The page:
Photo of mountains

by Sabra Rebo, R.D.

A few years ago my now husband and I visited Molokai to hike and have some time away from the city. After a revitalizing long weekend we stopped at a small bookstore before flying home. We ended up spending time (we almost missed our flight) just talking story with the shop owner and loving on the bookstore dog, who would sprawl out on the floor for a belly rub. In the bookstore there were T-shirts and other souvenirs that said “Malama Your Mama”. As Earth Day approaches I remember that experience and message. Taking care of our Mama, Earth, is of the utmost importance not only for ourselves but for future generations.

There are many ways to “go green” for Earth Day and every day. We often think about using less water, recycling, electric cars, and planting trees. These are all great initiatives that make a difference but I also suggest you look in your refrigerator and on your dinner plate. Taking steps toward eating a plant-based diet is an often overlooked change that has the biggest impact on the environment and your overall health.

Cattle are a major source of methane, a greenhouse gas that is many times more potent as a heat trapping gas than carbon dioxide. In addition to all that gas, animal products have a higher water footprint than crop products. And unfortunately most of the crops grown don’t go to feeding humans… they are used to feed cattle. The negative environmental impact of the cattle industry is undeniable. Change can be challenging, but taking small achievable steps toward a plant-based diet can make a big difference for the environment.

Achieving and maintaining good health so you are able to enjoy all that Earth has to offer is another benefit of a plant-based diet. A well-planned vegetarian diet reduces the risk of heart disease, diabetes, hypertension (high blood pressure), and obesity1. Optimize your health with a plant-based diet!

Here are some suggestions to incorporate more plant-based foods into your diet:

  • Take small steps: Change doesn’t happen overnight. It took years to establish your current eating habits and it may take some time to establish new habits. Drastic changes made overnight are hard to maintain. Think small steps like incorporating one meatless meal per week.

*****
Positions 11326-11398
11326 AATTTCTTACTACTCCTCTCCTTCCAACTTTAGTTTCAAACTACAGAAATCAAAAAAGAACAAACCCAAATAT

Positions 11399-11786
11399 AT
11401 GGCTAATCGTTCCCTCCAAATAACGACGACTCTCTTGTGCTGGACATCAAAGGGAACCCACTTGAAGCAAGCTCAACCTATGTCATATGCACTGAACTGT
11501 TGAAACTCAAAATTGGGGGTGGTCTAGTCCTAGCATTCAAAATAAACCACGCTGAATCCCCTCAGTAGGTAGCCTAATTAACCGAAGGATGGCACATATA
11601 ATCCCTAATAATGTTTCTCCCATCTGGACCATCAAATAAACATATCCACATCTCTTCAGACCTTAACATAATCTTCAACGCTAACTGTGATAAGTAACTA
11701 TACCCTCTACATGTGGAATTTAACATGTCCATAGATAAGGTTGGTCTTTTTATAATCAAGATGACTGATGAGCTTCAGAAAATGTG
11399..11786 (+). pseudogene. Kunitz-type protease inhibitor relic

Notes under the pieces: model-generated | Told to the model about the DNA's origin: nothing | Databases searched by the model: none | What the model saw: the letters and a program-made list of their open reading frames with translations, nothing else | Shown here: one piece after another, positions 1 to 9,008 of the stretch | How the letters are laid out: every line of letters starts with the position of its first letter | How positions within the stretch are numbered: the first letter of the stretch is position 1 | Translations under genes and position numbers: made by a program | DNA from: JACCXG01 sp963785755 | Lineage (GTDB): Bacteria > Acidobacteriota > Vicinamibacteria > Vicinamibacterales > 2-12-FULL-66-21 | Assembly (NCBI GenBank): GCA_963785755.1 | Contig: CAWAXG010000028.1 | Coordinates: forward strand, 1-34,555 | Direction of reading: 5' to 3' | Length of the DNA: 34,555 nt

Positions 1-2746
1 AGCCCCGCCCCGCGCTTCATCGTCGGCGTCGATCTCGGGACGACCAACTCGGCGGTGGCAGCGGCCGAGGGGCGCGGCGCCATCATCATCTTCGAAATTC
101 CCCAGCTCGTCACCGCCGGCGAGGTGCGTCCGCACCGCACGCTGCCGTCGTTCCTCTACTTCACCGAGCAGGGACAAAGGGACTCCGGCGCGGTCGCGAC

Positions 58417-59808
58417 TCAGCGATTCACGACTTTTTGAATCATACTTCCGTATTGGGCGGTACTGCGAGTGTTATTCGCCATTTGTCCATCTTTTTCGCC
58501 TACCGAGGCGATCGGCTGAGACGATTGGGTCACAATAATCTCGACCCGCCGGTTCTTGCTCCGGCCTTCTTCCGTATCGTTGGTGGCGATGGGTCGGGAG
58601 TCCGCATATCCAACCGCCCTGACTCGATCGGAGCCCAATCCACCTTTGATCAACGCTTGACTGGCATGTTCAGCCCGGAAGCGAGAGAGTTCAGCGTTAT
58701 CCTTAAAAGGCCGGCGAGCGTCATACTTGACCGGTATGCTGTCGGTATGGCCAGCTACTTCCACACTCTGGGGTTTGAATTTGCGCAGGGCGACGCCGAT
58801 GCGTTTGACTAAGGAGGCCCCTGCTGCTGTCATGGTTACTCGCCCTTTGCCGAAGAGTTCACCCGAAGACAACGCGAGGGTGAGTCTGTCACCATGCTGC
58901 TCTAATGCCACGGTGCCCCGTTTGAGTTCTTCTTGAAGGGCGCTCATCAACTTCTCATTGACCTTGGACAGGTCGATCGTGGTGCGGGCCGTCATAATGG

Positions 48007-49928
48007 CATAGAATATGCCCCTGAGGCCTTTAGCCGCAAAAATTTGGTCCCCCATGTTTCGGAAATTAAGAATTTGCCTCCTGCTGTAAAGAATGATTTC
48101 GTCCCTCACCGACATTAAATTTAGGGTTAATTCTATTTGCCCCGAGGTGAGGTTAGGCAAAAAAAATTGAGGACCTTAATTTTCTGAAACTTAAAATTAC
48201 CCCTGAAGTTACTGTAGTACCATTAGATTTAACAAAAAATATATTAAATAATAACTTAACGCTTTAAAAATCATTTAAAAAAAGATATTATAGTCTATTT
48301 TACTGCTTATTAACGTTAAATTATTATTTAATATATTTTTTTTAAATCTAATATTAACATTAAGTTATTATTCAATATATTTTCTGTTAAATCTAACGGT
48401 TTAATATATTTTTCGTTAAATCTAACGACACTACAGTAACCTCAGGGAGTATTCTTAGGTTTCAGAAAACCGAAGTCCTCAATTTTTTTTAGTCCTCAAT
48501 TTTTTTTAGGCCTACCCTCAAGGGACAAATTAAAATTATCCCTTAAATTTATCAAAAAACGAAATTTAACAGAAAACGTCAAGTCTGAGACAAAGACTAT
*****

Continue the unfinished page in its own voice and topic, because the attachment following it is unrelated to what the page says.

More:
• Future Plans: Set goals for yourself. Where are you now and where would you like to be? Maybe you start with the goal of one meatless meal per week and work your way up. You could also incorporate plant-based snacks into your goals. Swap your usual snacks for others, like nuts and nut butters, seaweed snacks, roasted chickpeas, and fresh fruit.
  • Satisfy your Appetite: Find plant-based foods that satisfy your cravings. There are many vegetarian alternatives to foods you may already eat. Stir-fry can be made with tofu, chili with beans and/or meat analogs, and veggie burgers or portobello mushrooms make tasty alternatives to meat.
  • Involve friends and family: We all need support and making the change to a plant-based diet is no different. Find friends or family members that are supportive and are willing to make changes with you. Find and cook new recipes together, try exciting new dishes at restaurants, and encourage one another.

Earth Day is a great day to start making changes that care for and protect our Earth. A plant-based diet has a lighter carbon “footprint” on the environment and is more sustainable than a diet rich in animal protein. Add in the health benefits of a plant-based diet and you have an amazing opportunity to Malama your Mama (Earth) and yourself.



1 Academy of Nutrition and Dietetics. “Position of the American Dietetic Association: Vegetarian Diets”. July 2009. Volume 109. Number 7.